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Gloves Technical Information

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Basics of... Gloves

There are a variety of factors that influence proper glove selection. Follow this general guideline to assist in the process.

  • Analyze and evaluate the conditions to which you will subject the glove and thoroughly analyze any chemicals handled.
  • Determine the types of physical contact, such as:

*Sharp objects *Abrasion *Cuts and slashes

  • Temperature: If high heat or cold conditions are a factor in your work environment, three questions need to be considered to choose the proper hand protection:
  • What is the size and weight of the object you are in contact with?
  • What is the duration of contact you will have with the object?
  • What is the potential temperature range for the application?
  • Choose the glove with the highest rating for chemical and physical conditions.
  • Determine application needs and glove requirements:
  • Breakthrough Detection Time (BDT): time it takes for a chemical to pass through the glove material measured in minutes.
  • Dexterity: select unsupported (unlined) gloves for extra dexterity and sense of touch. If cut, snag, puncture, or abrasionresistance is important, match the application's critical factors to the glove's physical characteristics - whether supported or unsupported.
  • Grip: select a grip pattern that provides grip needed for the job. Common patterns are diamond embossed, pebble, patterned, dipped or smooth.
  • Length: choose glove length by the depth to which the arm will be immersed or exposed to chemical splash.
  • Size: correct size will ensure optimum wear comfort, dexterity and employee satisfaction.
  • Glove colors could be a factor in work areas for identifying product exposure.

Glove Styles

Glove Styles
  • Clute Pattern - sewn with seams on the back of the glove at every finger and straight thumb.
  • Gunn Pattern - features fully wrapped leather index fingers and thumbs, leather fingertips, leather knuckle straps, wing thumb design, shirred elastic back and continuous pull. Open cuff design allows the wearer easy on/off. Usually very generously sized.
  • Reversible (Ambidextrous) - allows the glove to be worn on either hand, thus doubling the wear surface. Available in a variety of materials. All disposable gloves (vinyl, latex, nitrile, polyethylene) are reversible. Reversible gloves are also available in machine knit, cotton lisle inspectors, natural jersey, Kevlar knit and most of the reinforced cut-resistant gloves.

Thumb Patterns

  • Keystone Thumb - an inset thumb on full leather glove patterns. Keystone thumbs provide additional wear and greater comfort.
  • Straight Thumb - a glove thumb that normally lies straight with the index finger. They are common in most fabric gloves and drivers' gloves.
  • Wing Thumb - glove construction that angles the thumb diagonally across the palm. Frequently found in leather palm gloves, wing thumbs improve comfort similar to inset thumb designs.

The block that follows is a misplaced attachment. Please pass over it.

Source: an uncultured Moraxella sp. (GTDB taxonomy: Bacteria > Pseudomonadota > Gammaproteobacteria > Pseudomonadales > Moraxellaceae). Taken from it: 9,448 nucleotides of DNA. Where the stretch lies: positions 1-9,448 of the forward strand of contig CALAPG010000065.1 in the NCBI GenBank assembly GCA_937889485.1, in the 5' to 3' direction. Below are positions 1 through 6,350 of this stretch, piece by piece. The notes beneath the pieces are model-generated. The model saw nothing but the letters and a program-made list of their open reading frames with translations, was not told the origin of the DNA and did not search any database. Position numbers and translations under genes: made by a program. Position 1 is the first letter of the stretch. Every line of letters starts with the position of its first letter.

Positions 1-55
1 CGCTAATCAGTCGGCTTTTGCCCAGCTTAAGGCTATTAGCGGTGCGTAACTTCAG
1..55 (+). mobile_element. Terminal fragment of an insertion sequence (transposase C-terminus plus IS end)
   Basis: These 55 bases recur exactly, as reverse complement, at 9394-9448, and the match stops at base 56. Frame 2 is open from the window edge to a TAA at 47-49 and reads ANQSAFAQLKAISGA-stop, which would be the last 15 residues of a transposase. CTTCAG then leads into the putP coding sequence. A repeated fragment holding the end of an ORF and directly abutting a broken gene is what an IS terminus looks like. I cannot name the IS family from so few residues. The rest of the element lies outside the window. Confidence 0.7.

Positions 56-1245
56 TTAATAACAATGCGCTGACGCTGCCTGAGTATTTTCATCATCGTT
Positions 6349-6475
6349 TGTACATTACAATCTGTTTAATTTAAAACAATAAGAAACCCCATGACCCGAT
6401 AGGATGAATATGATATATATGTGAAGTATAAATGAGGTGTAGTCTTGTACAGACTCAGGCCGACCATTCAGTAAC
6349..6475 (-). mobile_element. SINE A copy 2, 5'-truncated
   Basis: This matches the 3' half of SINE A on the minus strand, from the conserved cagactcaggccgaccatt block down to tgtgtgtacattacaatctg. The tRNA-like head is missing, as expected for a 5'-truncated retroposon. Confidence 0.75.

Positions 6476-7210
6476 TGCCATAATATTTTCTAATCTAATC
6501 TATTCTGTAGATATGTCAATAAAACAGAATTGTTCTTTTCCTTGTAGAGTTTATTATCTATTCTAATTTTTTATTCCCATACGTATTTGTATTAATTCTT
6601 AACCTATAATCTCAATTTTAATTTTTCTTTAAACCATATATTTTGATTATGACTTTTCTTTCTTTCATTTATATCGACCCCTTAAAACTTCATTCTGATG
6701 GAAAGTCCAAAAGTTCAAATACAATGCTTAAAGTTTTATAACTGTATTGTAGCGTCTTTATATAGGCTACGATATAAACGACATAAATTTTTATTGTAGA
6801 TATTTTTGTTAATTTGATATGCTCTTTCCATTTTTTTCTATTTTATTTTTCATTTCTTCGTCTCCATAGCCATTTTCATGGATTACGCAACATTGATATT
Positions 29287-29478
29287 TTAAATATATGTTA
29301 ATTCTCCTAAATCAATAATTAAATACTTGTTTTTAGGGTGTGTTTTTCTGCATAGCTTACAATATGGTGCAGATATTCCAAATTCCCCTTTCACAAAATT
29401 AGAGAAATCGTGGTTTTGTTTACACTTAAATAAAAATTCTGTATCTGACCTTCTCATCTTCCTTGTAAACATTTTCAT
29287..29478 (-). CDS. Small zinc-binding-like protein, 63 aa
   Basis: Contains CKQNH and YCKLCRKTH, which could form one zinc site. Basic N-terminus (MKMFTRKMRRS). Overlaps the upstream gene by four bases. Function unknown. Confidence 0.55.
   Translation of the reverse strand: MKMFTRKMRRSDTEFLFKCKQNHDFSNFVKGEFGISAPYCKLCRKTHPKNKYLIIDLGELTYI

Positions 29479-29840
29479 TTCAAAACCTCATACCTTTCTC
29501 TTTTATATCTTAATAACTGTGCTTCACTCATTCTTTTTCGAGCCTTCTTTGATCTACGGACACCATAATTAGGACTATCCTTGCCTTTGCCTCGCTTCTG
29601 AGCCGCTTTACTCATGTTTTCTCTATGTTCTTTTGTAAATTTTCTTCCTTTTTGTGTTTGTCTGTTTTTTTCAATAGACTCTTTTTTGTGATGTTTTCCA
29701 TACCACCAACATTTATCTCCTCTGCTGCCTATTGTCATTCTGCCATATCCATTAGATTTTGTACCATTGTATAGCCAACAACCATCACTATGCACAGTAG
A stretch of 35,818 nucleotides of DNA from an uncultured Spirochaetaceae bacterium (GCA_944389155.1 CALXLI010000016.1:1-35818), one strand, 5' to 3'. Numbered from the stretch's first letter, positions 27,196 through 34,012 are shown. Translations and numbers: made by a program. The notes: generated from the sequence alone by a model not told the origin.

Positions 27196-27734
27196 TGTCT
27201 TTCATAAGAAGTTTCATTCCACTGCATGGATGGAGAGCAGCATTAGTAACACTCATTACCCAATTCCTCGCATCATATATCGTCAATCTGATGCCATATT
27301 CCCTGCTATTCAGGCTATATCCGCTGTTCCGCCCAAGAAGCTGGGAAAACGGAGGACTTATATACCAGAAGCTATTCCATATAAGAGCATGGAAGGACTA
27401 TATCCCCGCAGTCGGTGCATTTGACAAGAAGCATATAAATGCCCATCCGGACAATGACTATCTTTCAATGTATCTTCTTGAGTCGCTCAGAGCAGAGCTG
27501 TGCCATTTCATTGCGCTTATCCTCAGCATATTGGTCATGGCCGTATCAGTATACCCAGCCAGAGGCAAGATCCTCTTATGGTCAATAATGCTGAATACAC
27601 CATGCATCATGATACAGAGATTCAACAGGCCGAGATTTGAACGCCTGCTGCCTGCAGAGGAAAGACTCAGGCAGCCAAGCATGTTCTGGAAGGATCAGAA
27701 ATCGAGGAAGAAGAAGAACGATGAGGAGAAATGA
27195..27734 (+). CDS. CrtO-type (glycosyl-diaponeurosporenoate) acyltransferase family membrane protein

Cuff Styles

Cuff Styles
  • Knit Wrist - machine knit cuff material using elasticized fabrics to close around the wrist similar to that of a sweatshirt. Minimizes soil that can get inside of gloves.
  • Band Top - 1 1/2 to 2" cuff which enables easy on and off while protecting the wrist.
  • Safety Cuff - 2 1/2" cuff that allows for protection of the wrist and easy, fast removal.
  • Gauntlet Cuff - 4 1/2 to 5" cuff that protects both wrists and forearms.
  • Slip-On Cuff - Open-end gloves that make on/off easy. This style is usually found in drivers' gloves.


There are a variety of leathers used in the manufacture of industrial gloves. The types of leathers used include:

  • Cowhide: strong and supple leather that is slit to obtain both top grain (smooth) and split (suede) cuts. Once it is tanned, cowhide is used in drivers, leather-palmed, welders and specialized heat gloves.
  • Pigskin: tanned for ruggedness and flexibility. Large pores characterize top grain pigskin where the coarse hairs of the animal have been removed. Perform well in wet applications because they remain supple even after drying.
  • Goatskin: used to make leather gloves where dexterity in a leather glove is the most important aspect of the glove. Goatskin has high lanolin content, which keeps the leather very flexible and durable. The lanolin makes goatskin gloves feel the best of any leather glove a wearer can use.

Chemical Resistance

Both unlined and coated gloves intended for chemical protection come in a variety of materials. Depending on what you are protecting the wearers hands from, the application will dictate which form of hand protection is best suited.

  • Unsupported - gloves are either unlined or flock lined. Flock lining makes it easier for wearer to put on or take off.
  • Coated - linings are typically made of knit or jersey materials. Both absorb perspiration and insulate, however, jersey is thicker than knit offering better protection in hot or cold applications.
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